I have a big bunch of Asparagus that I can try this on! Thanks!

Question: I have heard that some soy products are bad, especially for infants and children (things like soy-based formula and tofu), but that properly processed soy things like Soy Sauce, Miso and Tempeh are okay. My friends didn’t really specify why. Do you have any info on that?

I am not a nutritionist or medical professional

…but I am quite skeptical about the claims of soy being dangerous, especially in the forms in which they have been eaten for hundreds of years in Japan as well as other Asian cultures, including tofu. It is up to your friend or any individual to believe in whatever they want to, but I’ll continue eating tofu quite happily. Mind you, I don’t eat it every day, just as I eat hardly anything every day. I also don’t take massive amounts of isolated soy protein as some bodybuilders do. Everything in moderation, including moderation!

As far as infants and small children are concerned, I am of the camp that believes that restricting their dietary fat (as some parents seem to do) is very harmful; same for protein. So I am not sure if a vegan diet for example (which tends to be low in fat and protein) would be safe for them. We are so ingrained to believe that formula derived from cow’s milk is better for children - this may or may not be true. Which is more harmful, cow’s milk or soy milk - or which is more nutritious? The answers really depend on who you are talking to. But that kind of decision is really up to the parents and the child’s doctor imho.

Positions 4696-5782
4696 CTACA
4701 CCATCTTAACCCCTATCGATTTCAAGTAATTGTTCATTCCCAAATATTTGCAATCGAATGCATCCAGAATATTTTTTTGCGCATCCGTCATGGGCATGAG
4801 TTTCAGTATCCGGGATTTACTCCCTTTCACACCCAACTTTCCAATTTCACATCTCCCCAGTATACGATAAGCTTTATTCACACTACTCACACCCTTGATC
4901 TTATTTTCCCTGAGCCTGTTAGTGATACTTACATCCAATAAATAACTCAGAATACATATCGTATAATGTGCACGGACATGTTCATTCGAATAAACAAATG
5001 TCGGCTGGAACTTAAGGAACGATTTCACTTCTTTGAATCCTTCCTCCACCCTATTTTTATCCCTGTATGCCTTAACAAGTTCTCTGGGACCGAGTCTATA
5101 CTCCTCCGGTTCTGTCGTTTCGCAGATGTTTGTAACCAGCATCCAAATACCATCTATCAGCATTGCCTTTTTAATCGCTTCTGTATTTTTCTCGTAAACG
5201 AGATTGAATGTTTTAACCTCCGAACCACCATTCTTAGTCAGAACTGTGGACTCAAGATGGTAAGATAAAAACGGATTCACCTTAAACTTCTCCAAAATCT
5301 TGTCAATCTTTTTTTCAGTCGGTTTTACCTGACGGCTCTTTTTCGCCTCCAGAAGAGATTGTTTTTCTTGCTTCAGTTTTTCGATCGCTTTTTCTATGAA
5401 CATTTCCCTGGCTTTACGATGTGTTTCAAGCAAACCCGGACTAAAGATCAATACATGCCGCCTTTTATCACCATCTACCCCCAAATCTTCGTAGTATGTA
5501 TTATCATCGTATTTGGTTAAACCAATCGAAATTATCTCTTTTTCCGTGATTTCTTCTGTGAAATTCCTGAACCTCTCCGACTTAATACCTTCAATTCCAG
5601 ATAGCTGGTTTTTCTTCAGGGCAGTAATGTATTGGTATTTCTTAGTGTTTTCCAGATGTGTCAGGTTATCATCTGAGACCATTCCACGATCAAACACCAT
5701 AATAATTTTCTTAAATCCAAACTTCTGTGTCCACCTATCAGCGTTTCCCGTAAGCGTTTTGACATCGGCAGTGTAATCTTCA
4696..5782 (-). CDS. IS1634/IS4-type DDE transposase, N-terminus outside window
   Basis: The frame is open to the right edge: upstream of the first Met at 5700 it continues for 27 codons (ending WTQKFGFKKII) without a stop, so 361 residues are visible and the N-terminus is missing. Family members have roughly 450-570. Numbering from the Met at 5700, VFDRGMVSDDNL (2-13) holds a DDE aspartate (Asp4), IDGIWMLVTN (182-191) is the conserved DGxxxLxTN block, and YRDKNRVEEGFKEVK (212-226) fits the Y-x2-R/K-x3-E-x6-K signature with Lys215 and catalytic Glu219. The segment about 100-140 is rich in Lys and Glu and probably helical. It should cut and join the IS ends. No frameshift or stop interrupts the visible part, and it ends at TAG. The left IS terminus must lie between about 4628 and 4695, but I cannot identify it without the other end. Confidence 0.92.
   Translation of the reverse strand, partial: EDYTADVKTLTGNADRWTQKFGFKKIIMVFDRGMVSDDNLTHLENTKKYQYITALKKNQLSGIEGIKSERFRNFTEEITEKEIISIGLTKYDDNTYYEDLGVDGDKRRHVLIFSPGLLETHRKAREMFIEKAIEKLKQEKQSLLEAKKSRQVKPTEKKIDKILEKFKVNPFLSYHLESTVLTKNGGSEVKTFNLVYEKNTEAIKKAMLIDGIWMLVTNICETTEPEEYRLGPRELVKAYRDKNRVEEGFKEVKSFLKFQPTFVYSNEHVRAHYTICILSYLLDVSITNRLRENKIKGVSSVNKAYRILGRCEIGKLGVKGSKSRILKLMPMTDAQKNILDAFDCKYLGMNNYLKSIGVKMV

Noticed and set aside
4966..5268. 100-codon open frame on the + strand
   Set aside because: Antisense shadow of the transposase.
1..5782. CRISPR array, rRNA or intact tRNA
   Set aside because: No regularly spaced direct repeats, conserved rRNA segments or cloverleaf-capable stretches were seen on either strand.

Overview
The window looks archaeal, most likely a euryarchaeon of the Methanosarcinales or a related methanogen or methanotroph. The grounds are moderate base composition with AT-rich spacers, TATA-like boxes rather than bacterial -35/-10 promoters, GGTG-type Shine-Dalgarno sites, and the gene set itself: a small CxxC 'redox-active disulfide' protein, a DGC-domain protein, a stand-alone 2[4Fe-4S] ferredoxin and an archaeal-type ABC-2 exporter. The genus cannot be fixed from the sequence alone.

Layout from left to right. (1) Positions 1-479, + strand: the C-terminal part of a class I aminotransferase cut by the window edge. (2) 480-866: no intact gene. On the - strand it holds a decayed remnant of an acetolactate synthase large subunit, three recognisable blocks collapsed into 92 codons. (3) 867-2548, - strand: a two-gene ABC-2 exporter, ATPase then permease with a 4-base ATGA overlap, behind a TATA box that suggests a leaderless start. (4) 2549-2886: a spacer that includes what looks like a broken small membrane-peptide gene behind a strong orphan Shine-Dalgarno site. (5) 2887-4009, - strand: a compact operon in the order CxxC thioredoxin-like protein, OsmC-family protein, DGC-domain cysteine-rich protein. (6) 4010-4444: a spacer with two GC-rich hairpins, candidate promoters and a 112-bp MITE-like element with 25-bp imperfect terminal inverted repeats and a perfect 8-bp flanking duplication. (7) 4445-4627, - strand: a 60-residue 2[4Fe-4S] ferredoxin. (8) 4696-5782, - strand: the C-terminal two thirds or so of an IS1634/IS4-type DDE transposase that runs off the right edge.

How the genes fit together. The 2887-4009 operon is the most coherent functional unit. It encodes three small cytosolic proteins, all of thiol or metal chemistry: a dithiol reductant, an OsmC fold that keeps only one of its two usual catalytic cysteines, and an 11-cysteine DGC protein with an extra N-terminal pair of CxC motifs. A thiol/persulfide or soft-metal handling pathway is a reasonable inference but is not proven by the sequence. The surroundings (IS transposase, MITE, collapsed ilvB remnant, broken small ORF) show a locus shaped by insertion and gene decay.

I wrote about the subject of soy some time ago here. See also the third paragraph here.

spicy miso marinated asparagus